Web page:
How 'bout a Round Up?
As a working stiff, does it bother you that the State of the County address is always given during the day? Be bothered no more. Keeping his campaign pledge to help the working folk, County Executive Ken Ulman this year will deliver the speech twice in the same day (Tuesday, February 20). First at the traditional venue, a Chamber of Commerce luncheon, at 11 a.m., and second for the public at the county office building at 7 p.m. Although the early show will cost you, I hear the late one, which is free, gets kind of "blue," so you might not want to bring the little ones (joke!).
Speaking of things to do, Hometown Columbia would like to invite you to an informal discussion about the future of Columbia. It's this Sunday, February 18, from 3 to 5:30 p.m. at Trapeze in Maple Lawn.
Are you a distracted driver? I think at some point we all are, well, except for my college Zen Buddhism professor who claimed he hadn't listened to his car radio in over 25 years and believed this was the reason he also hadn't received a speeding ticket during that whole time. I got a speeding ticket driving through Idaho (no, you da ho) last summer and it wasn't because I was distracted. It was because I was speeding, but that's beside the point (or is it?).
Anyway, there are several bills before the General Assembly to address the problem of distracted driving, which includes all manner of things you shouldn't be doing while piloting a 2-ton hunk of metal and plastic down the byways of our fair state. One such bill -- designed to be a compromise both sides of the debate can live with -- was proposed by one of Elkridge's delegates, James Malone.
His bill would make distracted driving a ticketable offense only if the distracted driver is involved in an accident. This provision allays fears held by many -- including me and Patuxent Publishing -- that by making distracted driving illegal, police will have way too much leeway in who they pull over. Just because you're drinking a soda while driving doesn't necessarily mean you're endangering your fellow drivers.
That said, I think I agree with the Flier's editorial that distracted driving should be a secondary offense that police can issue citations for in connection to other offenses (like speeding).
Remember how Ulman said he was going to assign reading homework for his new agency heads? Well, here's (.pdf) something county officials should read. It's a report by the Center for Housing Policy entitled Increasing the Availability of Affordable Homes: A Handbook of High-Impact State and Local Solutions. Full of case studies and models from communities around the country, the handbook is a great introduction to some of the most current and leading edge affordable housing policies from around the country. The report divides housing strategies into six broad categories:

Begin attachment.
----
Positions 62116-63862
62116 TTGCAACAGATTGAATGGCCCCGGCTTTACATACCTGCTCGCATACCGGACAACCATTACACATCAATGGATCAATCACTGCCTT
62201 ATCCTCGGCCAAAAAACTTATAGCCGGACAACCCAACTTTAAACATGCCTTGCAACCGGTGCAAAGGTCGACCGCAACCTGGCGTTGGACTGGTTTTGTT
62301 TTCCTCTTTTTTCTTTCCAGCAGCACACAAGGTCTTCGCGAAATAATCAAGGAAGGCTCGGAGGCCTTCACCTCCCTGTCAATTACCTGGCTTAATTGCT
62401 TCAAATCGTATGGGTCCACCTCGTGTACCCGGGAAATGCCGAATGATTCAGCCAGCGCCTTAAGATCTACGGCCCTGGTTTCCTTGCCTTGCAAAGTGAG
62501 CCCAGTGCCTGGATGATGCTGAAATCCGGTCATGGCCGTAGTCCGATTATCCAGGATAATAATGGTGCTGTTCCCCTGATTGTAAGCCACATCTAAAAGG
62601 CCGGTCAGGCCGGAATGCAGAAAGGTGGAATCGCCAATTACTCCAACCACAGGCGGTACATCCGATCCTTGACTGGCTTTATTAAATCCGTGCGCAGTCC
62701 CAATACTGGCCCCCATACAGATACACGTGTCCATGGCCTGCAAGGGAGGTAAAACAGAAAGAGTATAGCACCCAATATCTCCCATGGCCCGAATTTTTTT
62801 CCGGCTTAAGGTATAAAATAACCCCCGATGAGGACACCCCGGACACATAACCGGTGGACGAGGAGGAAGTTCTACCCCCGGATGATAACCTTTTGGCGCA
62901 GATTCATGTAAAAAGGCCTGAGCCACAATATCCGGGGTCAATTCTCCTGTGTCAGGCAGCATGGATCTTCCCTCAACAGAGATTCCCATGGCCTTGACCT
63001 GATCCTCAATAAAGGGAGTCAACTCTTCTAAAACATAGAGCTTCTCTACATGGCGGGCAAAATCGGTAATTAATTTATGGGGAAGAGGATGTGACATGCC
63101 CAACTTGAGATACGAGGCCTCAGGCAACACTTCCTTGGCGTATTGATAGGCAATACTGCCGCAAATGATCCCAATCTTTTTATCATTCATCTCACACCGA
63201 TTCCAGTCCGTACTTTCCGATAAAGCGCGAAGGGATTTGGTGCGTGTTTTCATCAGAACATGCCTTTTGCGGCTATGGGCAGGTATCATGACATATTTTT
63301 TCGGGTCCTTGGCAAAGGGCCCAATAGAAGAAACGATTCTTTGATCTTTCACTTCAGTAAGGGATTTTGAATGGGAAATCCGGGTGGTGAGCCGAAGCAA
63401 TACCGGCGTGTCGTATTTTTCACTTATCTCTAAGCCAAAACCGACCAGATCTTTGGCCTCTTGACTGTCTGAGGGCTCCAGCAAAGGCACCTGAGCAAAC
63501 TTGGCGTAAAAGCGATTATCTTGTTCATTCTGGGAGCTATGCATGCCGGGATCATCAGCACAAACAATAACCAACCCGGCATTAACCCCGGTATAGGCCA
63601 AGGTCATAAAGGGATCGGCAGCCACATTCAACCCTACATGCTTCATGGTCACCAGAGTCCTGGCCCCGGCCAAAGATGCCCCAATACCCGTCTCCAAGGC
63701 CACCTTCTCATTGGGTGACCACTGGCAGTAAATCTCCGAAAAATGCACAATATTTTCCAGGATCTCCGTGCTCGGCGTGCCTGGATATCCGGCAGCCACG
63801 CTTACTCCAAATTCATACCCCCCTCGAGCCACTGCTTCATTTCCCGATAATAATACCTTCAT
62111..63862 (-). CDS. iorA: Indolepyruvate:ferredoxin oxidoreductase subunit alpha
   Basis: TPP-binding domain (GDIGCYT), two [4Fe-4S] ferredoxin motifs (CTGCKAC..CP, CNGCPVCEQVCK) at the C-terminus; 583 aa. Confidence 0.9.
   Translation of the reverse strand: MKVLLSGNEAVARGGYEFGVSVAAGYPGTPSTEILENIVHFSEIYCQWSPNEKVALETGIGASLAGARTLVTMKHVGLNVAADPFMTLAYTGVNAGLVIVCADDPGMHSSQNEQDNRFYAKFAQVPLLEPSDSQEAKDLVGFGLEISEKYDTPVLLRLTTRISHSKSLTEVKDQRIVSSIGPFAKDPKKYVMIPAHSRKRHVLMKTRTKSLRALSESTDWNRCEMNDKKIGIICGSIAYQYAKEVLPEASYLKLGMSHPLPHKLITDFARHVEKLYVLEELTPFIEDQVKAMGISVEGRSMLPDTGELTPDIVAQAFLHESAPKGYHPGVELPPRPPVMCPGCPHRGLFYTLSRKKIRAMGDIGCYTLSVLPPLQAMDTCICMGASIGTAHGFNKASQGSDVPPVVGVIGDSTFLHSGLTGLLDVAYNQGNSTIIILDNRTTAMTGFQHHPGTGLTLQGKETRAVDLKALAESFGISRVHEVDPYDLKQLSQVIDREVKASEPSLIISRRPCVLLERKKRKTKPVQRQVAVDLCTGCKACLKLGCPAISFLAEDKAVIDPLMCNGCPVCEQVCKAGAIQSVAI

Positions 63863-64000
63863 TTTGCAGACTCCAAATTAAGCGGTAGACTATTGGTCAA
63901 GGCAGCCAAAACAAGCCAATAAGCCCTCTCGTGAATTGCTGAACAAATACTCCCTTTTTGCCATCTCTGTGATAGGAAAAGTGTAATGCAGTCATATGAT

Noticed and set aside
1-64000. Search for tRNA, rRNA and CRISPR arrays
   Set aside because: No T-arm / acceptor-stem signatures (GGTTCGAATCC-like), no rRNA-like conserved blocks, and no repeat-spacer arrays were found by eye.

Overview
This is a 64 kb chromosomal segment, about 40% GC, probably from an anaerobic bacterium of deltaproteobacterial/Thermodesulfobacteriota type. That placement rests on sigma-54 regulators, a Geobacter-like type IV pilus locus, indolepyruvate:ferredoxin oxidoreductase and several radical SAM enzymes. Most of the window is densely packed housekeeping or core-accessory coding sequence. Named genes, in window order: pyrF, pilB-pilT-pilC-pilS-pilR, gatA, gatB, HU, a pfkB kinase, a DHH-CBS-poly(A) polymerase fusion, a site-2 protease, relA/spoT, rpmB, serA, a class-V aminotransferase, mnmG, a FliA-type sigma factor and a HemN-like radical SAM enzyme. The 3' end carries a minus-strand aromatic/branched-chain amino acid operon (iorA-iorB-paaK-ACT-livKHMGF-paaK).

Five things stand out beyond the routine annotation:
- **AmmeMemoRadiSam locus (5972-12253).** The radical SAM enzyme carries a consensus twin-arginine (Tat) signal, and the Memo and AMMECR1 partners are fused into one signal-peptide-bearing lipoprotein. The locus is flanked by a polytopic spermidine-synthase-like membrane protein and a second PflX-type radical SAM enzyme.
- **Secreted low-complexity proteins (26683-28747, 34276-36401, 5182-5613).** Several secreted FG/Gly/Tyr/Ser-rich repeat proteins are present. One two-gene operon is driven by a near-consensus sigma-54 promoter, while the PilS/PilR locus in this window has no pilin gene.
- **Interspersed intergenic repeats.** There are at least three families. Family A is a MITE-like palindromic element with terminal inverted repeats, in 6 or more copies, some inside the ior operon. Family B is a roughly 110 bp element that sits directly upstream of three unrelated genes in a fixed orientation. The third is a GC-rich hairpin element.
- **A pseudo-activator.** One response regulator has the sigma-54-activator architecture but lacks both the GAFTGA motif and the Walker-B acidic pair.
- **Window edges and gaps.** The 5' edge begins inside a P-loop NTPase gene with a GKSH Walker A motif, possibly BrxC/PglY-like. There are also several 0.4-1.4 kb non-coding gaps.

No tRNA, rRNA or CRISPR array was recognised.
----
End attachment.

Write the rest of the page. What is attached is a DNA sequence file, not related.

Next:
- Expand the Availability of Sites for the Development of Affordable Homes
- Reduce Red Tape and Other Regulatory Barriers to Affordable Homes
- Harness the Power of Strong Housing Markets
- Generate Additional Capital for Affordable Homes
- Preserve and Recycle Resources for Affordable Homes
- Empower Residents to Purchase and Retain Market-Rate Homes
Finally, the charrette. The master planning process for Town Center has taken more than its share of hits over the last year and a half. But despite all it's bad press and the missteps along the way, I'm beginning to think it was really a fantastic thing and its importance just seems to be growing. Case in point, the letters to the editor in this week's Flier.
It seems the charrette was just the beginning of a long-term discussion about Columbia's future that's really starting to flourish. More people, more voices, more dialogue, these are all good things. Eventually, of course, we'll have to make the messy decisions, but at least we'll know that everyone had a chance to speak their minds.
OK, I'm done.
YEE to the HAW!